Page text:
cardboardTo support the exploration of Virtual Reality, ResourceLink has purchased a set of six I Am Cardboard Viewers, and will be offering them for loan along with our other Makerspace kits. Teachers will need to provide the phones loaded with appropriate apps, however with most students today owning their own mobile, this might just require some pre-planning. Primary schools wishing to explore might choose to host an afternoon where parents are invited to join in with the learning, bringing their mobile phone with them! Some apps work on iPod Touches, however phones provide the best experience, as generally they are more powerful.

In the kit, I have included two documents to assist users; one outlining tips for using a Cardboard viewer in the classroom, and one suggesting apps to get users started.

Virtual Reality is still in the early stages of adoption, particularly in education. Limitations in budgets, bandwidth and accessibility mean that it may take some time before VR is a commonplace part of learning – an observation supported by Pano Anthos, Founder and CEO, GatherEducation who states:

True virtual reality and augmented reality technologies will be slower to go mainstream, since the effort to put on glasses of any type means costs and changes in user behavior. When such technologies become seamless and unobtrusive accessories, they will move toward mainstream.
(drawn from the article Future Thoughts by Jonathan Blake Huer)

Despite this, teachers, librarians and administrators involved in education are challenged to play with and investigate new technologies. Becoming informed about,and exploring ‘horizon’ technologies such as VR, and observing developing trends in pedagogy helps educators respond more effectively in a changing learning environment, and with students who demand a changing lvr flipboardearning experience.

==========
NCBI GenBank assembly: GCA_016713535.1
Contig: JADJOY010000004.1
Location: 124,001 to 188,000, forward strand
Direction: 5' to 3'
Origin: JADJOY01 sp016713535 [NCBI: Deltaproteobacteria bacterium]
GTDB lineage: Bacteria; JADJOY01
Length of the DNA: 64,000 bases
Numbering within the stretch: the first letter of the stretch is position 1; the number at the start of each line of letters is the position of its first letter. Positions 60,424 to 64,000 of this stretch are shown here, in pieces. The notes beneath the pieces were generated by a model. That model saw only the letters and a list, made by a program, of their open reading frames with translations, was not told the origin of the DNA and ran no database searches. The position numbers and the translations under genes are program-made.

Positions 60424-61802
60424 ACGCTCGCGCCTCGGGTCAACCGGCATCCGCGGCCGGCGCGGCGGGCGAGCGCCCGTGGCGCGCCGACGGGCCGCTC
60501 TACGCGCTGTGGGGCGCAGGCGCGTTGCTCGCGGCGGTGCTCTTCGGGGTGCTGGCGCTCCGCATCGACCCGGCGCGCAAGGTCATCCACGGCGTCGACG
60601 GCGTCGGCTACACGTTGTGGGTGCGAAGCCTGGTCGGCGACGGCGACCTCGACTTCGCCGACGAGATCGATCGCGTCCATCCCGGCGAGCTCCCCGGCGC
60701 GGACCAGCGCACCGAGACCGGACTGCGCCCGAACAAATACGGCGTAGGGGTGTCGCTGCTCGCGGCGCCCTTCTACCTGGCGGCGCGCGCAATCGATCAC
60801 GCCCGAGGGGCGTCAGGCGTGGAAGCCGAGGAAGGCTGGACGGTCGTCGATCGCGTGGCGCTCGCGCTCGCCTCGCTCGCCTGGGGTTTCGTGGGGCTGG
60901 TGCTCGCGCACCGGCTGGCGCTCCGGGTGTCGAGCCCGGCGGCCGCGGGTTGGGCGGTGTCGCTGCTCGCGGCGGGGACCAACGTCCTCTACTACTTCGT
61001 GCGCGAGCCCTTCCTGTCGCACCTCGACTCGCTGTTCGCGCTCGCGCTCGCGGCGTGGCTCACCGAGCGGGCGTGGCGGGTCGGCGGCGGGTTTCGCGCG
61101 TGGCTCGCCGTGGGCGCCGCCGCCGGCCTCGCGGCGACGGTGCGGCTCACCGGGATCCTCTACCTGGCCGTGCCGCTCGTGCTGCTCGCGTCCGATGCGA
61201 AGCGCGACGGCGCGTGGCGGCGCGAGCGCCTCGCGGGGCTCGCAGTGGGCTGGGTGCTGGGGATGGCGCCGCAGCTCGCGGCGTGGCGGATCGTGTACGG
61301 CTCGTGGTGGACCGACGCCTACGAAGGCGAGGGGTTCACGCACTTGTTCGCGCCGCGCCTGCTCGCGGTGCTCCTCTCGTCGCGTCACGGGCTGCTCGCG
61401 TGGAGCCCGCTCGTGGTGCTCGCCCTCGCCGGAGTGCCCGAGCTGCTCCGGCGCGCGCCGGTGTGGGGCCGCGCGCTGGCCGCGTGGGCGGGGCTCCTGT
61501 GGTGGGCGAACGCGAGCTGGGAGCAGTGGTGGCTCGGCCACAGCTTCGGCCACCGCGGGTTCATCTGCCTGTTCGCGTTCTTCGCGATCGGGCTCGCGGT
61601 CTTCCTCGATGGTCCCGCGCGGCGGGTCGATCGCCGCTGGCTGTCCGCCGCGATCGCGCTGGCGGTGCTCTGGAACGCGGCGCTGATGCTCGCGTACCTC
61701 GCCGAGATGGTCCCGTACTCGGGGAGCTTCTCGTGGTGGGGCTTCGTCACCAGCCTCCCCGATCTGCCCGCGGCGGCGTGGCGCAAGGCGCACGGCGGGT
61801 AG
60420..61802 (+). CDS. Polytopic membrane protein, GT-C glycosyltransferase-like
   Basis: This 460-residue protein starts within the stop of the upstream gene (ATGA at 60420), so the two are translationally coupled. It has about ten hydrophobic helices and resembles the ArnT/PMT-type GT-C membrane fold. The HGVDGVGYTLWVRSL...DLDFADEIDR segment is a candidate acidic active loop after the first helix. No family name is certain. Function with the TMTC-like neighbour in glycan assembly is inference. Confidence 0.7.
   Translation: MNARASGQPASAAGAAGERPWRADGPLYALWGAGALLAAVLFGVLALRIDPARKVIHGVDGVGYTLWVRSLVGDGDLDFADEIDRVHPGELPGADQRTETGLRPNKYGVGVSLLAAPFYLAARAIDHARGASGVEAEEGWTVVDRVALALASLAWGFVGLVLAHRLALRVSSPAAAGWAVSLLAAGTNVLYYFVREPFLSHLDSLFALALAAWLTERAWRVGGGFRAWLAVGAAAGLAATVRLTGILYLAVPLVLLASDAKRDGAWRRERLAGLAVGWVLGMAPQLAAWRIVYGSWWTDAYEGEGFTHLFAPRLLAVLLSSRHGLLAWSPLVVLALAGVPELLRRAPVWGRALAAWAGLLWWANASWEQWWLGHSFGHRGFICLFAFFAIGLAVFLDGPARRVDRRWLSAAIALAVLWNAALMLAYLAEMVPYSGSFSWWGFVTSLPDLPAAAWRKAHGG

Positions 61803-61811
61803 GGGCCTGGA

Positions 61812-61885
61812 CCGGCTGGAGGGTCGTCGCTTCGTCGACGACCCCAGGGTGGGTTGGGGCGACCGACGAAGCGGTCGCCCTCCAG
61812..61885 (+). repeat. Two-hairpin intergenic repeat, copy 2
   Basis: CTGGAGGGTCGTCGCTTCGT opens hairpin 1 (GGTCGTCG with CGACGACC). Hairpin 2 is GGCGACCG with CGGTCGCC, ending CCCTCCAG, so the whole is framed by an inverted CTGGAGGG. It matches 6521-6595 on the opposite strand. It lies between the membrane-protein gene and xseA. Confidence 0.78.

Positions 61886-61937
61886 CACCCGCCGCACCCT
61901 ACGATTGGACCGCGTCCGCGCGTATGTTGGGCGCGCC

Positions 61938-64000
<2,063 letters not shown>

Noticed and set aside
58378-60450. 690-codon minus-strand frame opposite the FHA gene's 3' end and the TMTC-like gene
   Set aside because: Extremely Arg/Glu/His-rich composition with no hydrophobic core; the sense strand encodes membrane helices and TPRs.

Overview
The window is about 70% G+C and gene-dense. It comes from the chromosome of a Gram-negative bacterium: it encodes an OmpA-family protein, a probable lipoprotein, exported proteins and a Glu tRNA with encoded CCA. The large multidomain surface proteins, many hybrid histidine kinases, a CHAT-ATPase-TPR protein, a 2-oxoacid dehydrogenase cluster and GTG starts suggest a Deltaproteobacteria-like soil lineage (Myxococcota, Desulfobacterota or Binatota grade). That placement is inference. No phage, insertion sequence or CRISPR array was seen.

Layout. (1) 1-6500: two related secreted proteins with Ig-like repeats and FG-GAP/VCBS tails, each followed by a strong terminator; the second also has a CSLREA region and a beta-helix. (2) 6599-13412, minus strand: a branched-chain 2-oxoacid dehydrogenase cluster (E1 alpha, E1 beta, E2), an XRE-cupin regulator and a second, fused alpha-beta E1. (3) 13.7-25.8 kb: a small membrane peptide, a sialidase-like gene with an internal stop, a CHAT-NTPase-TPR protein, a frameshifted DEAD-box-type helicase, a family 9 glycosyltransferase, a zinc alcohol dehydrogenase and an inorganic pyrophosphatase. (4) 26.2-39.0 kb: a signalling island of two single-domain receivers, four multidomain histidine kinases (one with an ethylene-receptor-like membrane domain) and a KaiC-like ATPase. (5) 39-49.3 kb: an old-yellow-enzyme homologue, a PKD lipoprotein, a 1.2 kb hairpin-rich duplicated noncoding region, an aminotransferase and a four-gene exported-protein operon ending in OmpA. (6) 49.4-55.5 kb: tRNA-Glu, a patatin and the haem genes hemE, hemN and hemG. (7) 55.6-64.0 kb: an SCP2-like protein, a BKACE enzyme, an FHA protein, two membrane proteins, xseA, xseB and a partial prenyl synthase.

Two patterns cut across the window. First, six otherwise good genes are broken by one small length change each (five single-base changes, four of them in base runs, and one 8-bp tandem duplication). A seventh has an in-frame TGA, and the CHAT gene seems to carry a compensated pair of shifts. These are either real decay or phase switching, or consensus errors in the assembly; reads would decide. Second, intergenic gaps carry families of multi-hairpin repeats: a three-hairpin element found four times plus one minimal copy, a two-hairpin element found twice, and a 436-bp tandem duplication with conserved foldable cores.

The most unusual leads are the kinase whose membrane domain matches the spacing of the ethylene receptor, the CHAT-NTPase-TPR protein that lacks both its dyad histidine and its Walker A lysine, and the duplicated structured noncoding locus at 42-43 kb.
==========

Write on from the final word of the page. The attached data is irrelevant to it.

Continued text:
Intrigued and want to know more?

I have created a Pinterest Board which has a range of links to apps, articles and research, and if you wish to keep up to date, check out my Flipboard, to which I will be adding articles of interest. For Brisbane Catholic Education staff, the Google Cardboard kits will be available for loan through the Oliver catalogue; simply search the lists for Makerspaces, and you will find it, along with all of our other Makerspace kits and resources which you can book for use.

References

Bossard, C., Kermarrec, G., Buche, C., & Tisseau, J. (2008). Transfer of learning in virtual environments: a new challenge? Virtual Reality, 12, 151-161
Blake Huer, J. (2015, June 22). Future Thoughts. Retrieved 29 October 2015, from http://er.educause.edu/articles/2015/6/future-thoughts
Merchant, Z., Goetz, E. T., Cifuentes, L., Keeney-Kennicutt, W., & Davis, T. J. (2014). Effectiveness of virtual reality-based instruction on students’ learning outcomes in K-12 and higher education: A meta-analysis. Computers & Education, 70, 29–40. http://doi.org/10.1016/j.compedu.2013.07.033
Newspoll Market and Social Research. (2013). Like, post, share: Young Australians’ experience of social media. Prepared for Australian Communications and Media Authority. Retrieved from http://www.cybersmart.gov.au/About%20Cybersmart/Research/~/media/Cybersmart/About%20Cybersmart/Documents/Newspoll%20Quantitative%20Like%20Post%20Share%20%20final%20PDF.pdf

Creative Commons Images in this post used with thanks to:
Oculus Rift – Developer Version – Front” by Sebastian StabingerOwn work. Licensed under CC BY 3.0 via Wikimedia Commons.

Samsung Gear VR” by http://www.flickr.com/people/pestoverde/http://www.flickr.com/photos/pestoverde/15247458515. Licensed under CC BY 2.0 via Wikimedia Commons.